Nutrition and fuel utilization in the athletic horse.

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14 Scopus citations


Substrate depletion and end product accumulation are two important factors in exercise fatigue. Fatigue during long-term exercise results from a depletion of muscle and liver glycogen and coincides with an inability to maintain blood glucose levels. During high intensity exercise, the rapid catabolism of carbohydrate and the resultant production of lactate and hydrogen ions cause a reduction in muscle pH that inhibits maximum force generation. Dietary manipulations that can influence carbohydrate status or lactate accumulation may be beneficial to performance. In human athletes, carbohydrate loading and carbohydrate supplementation can enhance endurance time during long-term exercise. These practices have not been explored extensively in the equine athlete, although glycogen loading does not enhance the performance of horses during short-term intense work. Short-term work can be detrimentally affected if glycogen levels are inadequate. The most marked effect of exercise on nutrient requirements is in the energy requirement. Horses in heavy training may require more energy than they can consume on a conventional diet. Fat has been added to horse diets to increase energy density, usually at levels between 6% and 12% of the total diet. Although protein requirements may be slightly increased in the working horse, supplementing protein as a means of adding calories is not an efficient practice. In addition, although studies with horses are not available, human studies indicate that there are no benefits to vitamin supplementation above required levels. At this point, more is unknown than is known about feeding performance horses. Most information on fuel utilization is extrapolated from studies with rats and humans. Areas that have received little attention but are critical to optimizing feeding practices are the timing of pre-event feeding and the determination of ideal body composition in equine athletes of different types.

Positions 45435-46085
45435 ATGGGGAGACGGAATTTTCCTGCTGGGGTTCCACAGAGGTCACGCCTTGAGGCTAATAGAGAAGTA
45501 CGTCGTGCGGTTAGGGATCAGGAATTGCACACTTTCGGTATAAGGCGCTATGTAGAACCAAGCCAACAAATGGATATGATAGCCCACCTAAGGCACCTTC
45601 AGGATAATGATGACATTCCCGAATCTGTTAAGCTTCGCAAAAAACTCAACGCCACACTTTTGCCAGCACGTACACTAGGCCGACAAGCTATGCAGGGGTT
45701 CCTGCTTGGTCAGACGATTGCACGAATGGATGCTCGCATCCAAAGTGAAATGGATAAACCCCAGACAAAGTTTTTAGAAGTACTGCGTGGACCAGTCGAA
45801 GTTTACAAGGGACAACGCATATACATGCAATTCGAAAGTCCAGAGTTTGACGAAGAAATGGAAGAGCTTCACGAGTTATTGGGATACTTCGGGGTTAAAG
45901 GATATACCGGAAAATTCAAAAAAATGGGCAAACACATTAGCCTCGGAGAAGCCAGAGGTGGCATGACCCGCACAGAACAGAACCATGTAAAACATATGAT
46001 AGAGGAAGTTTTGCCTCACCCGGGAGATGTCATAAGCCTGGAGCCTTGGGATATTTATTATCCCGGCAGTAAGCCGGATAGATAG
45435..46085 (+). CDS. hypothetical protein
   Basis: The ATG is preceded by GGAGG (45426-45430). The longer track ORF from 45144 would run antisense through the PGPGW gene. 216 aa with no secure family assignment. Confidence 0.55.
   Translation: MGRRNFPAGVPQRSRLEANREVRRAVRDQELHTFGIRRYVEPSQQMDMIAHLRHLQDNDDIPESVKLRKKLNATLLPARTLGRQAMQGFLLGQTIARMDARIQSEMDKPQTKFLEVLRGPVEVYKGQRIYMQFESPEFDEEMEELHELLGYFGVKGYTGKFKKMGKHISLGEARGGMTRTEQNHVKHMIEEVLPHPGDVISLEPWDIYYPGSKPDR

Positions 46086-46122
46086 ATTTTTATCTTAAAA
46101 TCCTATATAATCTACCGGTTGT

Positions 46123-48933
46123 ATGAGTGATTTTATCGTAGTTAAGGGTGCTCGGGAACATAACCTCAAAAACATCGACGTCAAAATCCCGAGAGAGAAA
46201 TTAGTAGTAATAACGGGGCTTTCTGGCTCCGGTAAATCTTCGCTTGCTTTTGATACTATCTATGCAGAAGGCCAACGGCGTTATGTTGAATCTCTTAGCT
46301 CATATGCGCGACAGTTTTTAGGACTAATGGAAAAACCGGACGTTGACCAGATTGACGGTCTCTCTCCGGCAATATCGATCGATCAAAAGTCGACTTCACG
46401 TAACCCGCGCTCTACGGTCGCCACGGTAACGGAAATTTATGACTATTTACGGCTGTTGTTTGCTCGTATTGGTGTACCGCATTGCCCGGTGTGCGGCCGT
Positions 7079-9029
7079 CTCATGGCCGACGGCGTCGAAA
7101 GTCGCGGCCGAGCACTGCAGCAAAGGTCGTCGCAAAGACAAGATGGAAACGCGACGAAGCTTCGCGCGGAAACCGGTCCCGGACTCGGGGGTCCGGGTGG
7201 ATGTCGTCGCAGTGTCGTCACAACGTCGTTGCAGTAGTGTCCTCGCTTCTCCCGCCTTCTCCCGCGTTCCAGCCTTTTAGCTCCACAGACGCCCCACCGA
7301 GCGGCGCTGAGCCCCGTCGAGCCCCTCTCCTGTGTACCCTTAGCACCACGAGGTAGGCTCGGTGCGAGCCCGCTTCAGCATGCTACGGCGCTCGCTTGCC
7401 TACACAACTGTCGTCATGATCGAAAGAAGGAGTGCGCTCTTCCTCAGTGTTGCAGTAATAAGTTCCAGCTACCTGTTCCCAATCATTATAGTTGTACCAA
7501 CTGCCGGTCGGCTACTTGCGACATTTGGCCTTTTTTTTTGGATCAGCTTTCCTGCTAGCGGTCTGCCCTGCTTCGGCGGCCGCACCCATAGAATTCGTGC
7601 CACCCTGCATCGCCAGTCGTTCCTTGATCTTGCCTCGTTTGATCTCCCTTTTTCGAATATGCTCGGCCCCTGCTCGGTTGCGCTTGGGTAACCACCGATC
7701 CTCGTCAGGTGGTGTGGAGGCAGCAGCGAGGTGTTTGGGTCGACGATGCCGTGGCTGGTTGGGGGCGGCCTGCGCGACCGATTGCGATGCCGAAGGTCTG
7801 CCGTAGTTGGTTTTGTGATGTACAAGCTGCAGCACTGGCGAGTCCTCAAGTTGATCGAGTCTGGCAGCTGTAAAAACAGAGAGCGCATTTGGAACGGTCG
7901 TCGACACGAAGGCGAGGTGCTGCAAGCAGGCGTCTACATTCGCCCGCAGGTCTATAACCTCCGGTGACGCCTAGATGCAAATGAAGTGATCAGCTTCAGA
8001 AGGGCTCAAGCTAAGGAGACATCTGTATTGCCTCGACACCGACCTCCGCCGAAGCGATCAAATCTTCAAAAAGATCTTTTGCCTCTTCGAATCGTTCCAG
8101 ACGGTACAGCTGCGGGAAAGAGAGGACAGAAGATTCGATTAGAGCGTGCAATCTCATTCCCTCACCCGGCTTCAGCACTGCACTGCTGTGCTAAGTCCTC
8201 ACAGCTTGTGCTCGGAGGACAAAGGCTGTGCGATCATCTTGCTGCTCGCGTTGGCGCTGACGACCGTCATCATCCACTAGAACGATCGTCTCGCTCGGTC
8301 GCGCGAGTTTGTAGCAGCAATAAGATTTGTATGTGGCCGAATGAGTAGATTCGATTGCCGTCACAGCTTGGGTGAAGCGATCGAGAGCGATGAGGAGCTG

Original languageEnglish
Pages (from-to)393-418
Number of pages26
JournalVeterinary Clinics of North America - Equine Practice
Issue number2
StatePublished - Aug 1990

ASJC Scopus subject areas

  • Equine


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